Vegetation Climate Maps
Chilling Hours Maps: Many plants become dormant during the cool season. If the cool season is not cool enough for a long enough period, many fruit-producing plants have a difficult time knowing when to overcome dormancy. Like growing degree-day units that are used to track temperature differences over a certain threshold over a period of time, chilling hours offer a way to track length of exposure to optimum dormancy temperatures. Maps of accumulated and chilling hours and chilling hours departure have been developed for growers to monitor the number of chilling hours over a dormant season based upon popular chilling temperature ranges. For more information, see our "About Chilling Hours Product" page.
Keetch-Byram Drought Index (KBDI): The Keetch-Bryam Drought Index (KBDI) is one of the few daily indices used to monitor drought. It is most often utilized in the wildfire community, for it can give a real-time indication of the drying potential for the finer fuels such as grasses and shrubs. While most commonly used to monitor the risk for wildfire ignition, because it is one of the only drought monitoring indices that are updated on a daily basis, it also offers the potential for many other vegetation applications. To learn more, see our "About Keetch-Byram Drought Index" page.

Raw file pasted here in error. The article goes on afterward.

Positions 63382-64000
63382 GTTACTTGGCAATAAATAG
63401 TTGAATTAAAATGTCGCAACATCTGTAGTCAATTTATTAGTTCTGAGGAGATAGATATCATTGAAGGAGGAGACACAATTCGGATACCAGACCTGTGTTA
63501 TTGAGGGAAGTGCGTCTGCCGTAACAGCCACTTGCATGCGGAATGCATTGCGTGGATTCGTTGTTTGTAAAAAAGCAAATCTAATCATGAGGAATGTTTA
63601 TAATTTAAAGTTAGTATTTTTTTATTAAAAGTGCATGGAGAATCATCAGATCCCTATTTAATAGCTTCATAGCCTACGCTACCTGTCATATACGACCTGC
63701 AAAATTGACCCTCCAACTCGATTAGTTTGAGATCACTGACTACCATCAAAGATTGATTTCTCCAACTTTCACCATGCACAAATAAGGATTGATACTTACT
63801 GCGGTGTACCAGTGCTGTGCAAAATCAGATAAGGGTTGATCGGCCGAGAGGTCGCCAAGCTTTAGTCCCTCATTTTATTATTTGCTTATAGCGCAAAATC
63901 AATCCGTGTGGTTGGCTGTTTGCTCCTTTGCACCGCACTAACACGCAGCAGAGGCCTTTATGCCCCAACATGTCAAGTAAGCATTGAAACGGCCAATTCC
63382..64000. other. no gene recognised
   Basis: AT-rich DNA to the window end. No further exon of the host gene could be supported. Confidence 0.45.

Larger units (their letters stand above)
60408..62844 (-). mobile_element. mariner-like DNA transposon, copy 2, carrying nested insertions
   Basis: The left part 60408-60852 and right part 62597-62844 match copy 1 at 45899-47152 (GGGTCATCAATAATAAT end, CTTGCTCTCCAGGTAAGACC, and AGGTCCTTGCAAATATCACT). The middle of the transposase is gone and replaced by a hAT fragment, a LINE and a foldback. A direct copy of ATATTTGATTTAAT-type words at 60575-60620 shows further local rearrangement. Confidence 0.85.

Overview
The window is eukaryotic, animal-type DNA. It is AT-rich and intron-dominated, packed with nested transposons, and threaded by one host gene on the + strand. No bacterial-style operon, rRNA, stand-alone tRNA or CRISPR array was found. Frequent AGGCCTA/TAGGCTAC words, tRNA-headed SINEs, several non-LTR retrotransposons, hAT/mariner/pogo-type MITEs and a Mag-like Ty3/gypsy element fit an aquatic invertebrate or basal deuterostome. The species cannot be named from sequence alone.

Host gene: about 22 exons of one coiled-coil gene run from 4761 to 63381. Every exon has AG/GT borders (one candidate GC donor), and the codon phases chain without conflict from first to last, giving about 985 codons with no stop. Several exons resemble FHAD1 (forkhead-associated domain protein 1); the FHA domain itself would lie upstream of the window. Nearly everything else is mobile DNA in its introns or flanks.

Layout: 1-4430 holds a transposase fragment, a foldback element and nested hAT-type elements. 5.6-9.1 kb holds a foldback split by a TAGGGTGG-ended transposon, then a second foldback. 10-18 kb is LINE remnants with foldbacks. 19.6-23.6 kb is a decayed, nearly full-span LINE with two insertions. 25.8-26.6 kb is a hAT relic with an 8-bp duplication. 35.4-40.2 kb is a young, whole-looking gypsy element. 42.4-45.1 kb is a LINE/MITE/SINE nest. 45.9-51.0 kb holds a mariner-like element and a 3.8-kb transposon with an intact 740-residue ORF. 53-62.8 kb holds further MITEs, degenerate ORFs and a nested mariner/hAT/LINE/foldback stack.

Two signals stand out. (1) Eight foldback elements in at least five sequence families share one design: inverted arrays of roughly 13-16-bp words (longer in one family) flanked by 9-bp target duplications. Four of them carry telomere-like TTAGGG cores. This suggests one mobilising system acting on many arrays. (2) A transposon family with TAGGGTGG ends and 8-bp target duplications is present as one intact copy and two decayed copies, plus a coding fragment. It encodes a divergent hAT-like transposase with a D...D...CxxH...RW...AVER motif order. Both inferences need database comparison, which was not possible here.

Stress Degree Days (SDD): All plants have an optimum range of temperatures for growth. While it may be obvious that temperatures too low will inhibit growth (if not damage the plant), temperatures that are too high can cause stress for the plant. Stress Degree Days (SDD) are a way of tracking how much stress a type of plant has been subjected to within its growing season. To learn more, see our "About Stress Degree Days" page.
GIS Vegetation Climate Maps: The GIS Vegetation Climate Map contains the Chilling Hours, Keetch-Byram Drought Index, and Stress Degree Days maps, all in one GIS interface. To learn more about the individual maps, see their "About" pages.